@happybeing makes a very important point that I want to acknowledge. Ultimately our key communication channels (i.e. chat, forum) should be and will all be delivered through solid-based applications. It’s going to take time to realize that, and so until we do it’s important that we use the right tooling that will help us all get there together as quickly and productively as possible.


#13

I agree with the folks who talking about the value of mulitple types of chats.

Gitter is great for quick off the cuff talks, questions, culture growing, etc. So I would hate for that to go away.

Personally, I think a wiki style of tool would best for documentation and such. Github “sites” and wikis are really good for this as well.


#14

Nothing should be exclusive. The benefit of a Semantic Web of Linked Data (wherever it originates) is that all of the data is accessible and mesh-able (rather than mash-able) courtesy of entity identification (via HTTP URIs) and entity description (via RDF sentences where HTTP URIs identify the subject, predicate, or object).

Basically, curate your Knowledge Graph via a Solid Pod by leveraging the increasing number of tools that let you do that productively (i.e., not injecting programming into the flow, on a mandatory basis).

Share your Pod (or parts of it) with a list, group, or the world by way of WebACLs.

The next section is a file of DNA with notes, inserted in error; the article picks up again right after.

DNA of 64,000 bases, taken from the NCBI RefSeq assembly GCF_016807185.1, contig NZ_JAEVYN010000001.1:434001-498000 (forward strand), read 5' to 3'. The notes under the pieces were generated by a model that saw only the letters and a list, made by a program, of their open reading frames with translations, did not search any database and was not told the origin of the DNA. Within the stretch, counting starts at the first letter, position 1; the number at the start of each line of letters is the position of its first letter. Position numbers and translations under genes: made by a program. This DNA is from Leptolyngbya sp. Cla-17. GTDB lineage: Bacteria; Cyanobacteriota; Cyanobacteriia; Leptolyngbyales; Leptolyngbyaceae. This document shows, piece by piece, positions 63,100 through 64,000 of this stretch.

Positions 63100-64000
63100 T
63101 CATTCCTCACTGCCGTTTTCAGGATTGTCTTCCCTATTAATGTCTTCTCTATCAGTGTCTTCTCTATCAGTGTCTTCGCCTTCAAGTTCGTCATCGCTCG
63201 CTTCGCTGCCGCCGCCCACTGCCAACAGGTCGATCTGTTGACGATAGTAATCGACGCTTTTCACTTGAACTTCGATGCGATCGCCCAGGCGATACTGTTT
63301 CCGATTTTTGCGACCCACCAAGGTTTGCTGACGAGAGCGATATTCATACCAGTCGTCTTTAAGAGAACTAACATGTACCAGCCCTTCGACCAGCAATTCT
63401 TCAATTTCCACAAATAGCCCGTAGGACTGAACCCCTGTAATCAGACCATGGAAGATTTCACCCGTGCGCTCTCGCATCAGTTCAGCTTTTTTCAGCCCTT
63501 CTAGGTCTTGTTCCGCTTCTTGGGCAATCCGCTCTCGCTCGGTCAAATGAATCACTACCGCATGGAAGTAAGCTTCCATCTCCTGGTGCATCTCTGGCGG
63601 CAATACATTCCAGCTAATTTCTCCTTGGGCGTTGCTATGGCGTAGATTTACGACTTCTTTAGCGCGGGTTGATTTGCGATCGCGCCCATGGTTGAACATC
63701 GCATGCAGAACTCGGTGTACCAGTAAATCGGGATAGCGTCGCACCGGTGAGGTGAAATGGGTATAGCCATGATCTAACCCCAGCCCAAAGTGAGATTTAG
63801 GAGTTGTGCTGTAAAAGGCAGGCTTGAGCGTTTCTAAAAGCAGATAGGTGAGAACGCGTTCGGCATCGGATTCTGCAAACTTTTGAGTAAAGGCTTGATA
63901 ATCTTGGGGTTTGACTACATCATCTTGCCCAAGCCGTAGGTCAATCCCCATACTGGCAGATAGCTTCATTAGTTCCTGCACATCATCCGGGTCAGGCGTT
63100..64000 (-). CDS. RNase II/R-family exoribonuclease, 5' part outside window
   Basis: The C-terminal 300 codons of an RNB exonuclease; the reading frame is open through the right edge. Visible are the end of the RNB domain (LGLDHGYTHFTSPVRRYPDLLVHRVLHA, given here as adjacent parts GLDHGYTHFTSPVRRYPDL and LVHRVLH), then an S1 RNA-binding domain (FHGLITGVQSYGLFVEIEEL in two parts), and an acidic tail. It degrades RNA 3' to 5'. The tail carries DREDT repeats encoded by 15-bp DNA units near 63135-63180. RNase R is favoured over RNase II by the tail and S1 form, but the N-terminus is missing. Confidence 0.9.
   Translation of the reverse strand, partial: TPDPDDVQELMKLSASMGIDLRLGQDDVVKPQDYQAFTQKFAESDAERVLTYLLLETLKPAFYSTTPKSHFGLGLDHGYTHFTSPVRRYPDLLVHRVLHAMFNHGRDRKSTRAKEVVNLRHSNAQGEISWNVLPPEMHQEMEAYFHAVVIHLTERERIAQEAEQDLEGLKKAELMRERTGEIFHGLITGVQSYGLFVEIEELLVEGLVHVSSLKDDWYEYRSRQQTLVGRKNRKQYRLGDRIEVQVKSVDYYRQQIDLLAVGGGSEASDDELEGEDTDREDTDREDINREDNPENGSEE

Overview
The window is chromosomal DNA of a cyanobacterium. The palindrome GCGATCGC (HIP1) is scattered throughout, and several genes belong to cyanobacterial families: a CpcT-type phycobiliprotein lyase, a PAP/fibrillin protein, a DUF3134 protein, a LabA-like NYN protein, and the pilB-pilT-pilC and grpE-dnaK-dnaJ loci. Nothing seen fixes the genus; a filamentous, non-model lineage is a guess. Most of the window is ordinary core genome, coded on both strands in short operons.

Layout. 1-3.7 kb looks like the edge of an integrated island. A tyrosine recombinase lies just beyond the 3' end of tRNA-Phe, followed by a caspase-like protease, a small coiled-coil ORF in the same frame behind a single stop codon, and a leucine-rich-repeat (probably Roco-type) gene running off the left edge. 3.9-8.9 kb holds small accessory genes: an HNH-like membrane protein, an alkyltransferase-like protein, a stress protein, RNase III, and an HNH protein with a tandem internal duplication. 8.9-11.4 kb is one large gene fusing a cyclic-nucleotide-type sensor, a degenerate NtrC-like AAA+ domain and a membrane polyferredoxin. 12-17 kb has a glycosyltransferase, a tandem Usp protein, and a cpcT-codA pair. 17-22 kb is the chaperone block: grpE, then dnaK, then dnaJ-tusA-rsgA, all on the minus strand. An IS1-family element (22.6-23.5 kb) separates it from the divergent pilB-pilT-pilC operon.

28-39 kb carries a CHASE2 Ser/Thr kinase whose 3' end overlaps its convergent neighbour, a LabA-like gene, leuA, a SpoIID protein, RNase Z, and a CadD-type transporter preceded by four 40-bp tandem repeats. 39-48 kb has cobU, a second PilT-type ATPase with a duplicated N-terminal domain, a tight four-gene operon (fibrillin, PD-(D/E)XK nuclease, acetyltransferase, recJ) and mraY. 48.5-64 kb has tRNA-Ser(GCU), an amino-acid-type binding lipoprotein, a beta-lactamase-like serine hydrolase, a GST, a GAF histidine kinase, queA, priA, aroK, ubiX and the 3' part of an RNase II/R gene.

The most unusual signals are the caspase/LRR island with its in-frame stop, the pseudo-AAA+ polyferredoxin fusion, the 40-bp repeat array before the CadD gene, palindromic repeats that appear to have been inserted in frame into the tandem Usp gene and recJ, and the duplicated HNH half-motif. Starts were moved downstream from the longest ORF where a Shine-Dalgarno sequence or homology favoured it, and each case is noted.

This is what this whole thing is about i.e., yesterday’s challenges are today’s opportunities :slight_smile:


#15

I already gave my answer. Having never used any of the choices, guess I’ll not be voting.

Would suggest another option, except…

EDIT
How was I to know this was Discourse?


#16

I think Discourse (this forum) is the best for me.


#17

May also be worth considering spectrum.chat as a prospect… it combines aspects of both forum and real-time chat.


#18

Or for that matter Slack


#19

I believe the general consensus is that Slack isn’t well suited to open source communities. One of the tangental benefits to spectrum seems to be that all communication gets saved publicly so that content is available via search engine, etc.


#20

I only logged in in to this forum because it accepted my github account; simple and not YARL yet another registration login